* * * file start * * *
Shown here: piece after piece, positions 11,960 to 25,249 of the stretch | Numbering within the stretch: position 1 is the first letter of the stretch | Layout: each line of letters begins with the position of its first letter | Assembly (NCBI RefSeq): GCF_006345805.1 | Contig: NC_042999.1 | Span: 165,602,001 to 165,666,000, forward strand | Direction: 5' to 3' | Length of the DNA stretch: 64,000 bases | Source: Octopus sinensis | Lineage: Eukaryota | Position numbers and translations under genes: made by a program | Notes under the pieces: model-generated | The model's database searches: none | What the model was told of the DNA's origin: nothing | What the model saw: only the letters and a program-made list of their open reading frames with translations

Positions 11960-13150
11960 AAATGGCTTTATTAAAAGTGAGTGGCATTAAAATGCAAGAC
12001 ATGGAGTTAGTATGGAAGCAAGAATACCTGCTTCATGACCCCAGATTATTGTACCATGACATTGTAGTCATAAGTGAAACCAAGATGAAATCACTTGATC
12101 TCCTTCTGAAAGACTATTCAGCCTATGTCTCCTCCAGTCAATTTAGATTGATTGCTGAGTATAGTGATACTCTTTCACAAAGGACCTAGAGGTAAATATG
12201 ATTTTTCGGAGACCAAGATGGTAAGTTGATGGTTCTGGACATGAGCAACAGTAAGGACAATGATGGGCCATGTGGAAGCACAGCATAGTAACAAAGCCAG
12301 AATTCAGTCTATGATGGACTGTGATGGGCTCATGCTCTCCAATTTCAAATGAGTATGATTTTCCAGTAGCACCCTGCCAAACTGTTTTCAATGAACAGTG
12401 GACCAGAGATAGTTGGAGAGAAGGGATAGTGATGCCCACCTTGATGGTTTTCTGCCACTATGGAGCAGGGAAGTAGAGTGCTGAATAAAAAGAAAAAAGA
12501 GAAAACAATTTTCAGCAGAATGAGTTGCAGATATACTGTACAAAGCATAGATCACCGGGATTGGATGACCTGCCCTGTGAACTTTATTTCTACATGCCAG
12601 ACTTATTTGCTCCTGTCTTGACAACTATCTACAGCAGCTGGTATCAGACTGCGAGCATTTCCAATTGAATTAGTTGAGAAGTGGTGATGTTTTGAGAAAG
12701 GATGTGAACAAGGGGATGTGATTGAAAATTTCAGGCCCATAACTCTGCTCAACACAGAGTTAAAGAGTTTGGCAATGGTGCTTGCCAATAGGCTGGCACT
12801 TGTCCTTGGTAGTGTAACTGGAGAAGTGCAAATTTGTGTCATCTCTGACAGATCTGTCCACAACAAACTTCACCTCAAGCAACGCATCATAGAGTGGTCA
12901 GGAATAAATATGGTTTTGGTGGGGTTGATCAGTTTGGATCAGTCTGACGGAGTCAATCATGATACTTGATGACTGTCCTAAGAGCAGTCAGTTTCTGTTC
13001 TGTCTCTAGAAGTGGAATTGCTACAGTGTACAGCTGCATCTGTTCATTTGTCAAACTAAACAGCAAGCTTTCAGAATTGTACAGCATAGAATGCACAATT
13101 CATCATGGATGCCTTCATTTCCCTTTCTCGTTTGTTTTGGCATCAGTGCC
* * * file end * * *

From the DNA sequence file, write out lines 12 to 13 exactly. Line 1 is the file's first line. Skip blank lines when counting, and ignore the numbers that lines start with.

12801 TGTCCTTGGTAGTGTAACTGGAGAAGTGCAAATTTGTGTCATCTCTGACAGATCTGTCCACAACAAACTTCACCTCAAGCAACGCATCATAGAGTGGTCA
12901 GGAATAAATATGGTTTTGGTGGGGTTGATCAGTTTGGATCAGTCTGACGGAGTCAATCATGATACTTGATGACTGTCCTAAGAGCAGTCAGTTTCTGTTC